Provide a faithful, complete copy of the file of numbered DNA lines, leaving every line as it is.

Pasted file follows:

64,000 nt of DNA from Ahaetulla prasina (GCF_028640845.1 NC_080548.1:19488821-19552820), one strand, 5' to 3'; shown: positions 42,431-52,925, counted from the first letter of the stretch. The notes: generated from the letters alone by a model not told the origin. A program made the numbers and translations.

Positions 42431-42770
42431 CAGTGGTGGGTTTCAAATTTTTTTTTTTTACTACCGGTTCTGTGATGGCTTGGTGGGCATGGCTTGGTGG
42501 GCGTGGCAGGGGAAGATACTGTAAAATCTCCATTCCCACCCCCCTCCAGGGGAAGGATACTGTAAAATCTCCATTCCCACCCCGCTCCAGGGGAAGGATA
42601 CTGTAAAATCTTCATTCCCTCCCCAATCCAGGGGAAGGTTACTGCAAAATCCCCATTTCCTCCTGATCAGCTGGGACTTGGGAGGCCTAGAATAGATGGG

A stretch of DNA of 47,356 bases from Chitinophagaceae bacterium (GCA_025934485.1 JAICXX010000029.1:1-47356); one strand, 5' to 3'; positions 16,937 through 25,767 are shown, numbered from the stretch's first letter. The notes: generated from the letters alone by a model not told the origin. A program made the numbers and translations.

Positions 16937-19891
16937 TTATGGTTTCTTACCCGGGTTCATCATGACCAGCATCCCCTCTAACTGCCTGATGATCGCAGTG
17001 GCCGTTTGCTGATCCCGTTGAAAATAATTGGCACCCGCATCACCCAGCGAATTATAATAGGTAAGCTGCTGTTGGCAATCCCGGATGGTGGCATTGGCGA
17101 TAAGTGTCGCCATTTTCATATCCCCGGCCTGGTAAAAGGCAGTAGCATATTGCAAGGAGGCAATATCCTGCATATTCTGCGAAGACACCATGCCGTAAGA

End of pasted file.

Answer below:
64,000 nt of DNA from Ahaetulla prasina (GCF_028640845.1 NC_080548.1:19488821-19552820), one strand, 5' to 3'; shown: positions 42,431-52,925, counted from the first letter of the stretch. The notes: generated from the letters alone by a model not told the origin. A program made the numbers and translations.

Positions 42431-42770
42431 CAGTGGTGGGTTTCAAATTTTTTTTTTTTACTACCGGTTCTGTGATGGCTTGGTGGGCATGGCTTGGTGG
42501 GCGTGGCAGGGGAAGATACTGTAAAATCTCCATTCCCACCCCCCTCCAGGGGAAGGATACTGTAAAATCTCCATTCCCACCCCGCTCCAGGGGAAGGATA
42601 CTGTAAAATCTTCATTCCCTCCCCAATCCAGGGGAAGGTTACTGCAAAATCCCCATTTCCTCCTGATCAGCTGGGACTTGGGAGGCCTAGAATAGATGGG

A stretch of DNA of 47,356 bases from Chitinophagaceae bacterium (GCA_025934485.1 JAICXX010000029.1:1-47356); one strand, 5' to 3'; positions 16,937 through 25,767 are shown, numbered from the stretch's first letter. The notes: generated from the letters alone by a model not told the origin. A program made the numbers and translations.

Positions 16937-19891
16937 TTATGGTTTCTTACCCGGGTTCATCATGACCAGCATCCCCTCTAACTGCCTGATGATCGCAGTG
17001 GCCGTTTGCTGATCCCGTTGAAAATAATTGGCACCCGCATCACCCAGCGAATTATAATAGGTAAGCTGCTGTTGGCAATCCCGGATGGTGGCATTGGCGA
17101 TAAGTGTCGCCATTTTCATATCCCCGGCCTGGTAAAAGGCAGTAGCATATTGCAAGGAGGCAATATCCTGCATATTCTGCGAAGACACCATGCCGTAAGA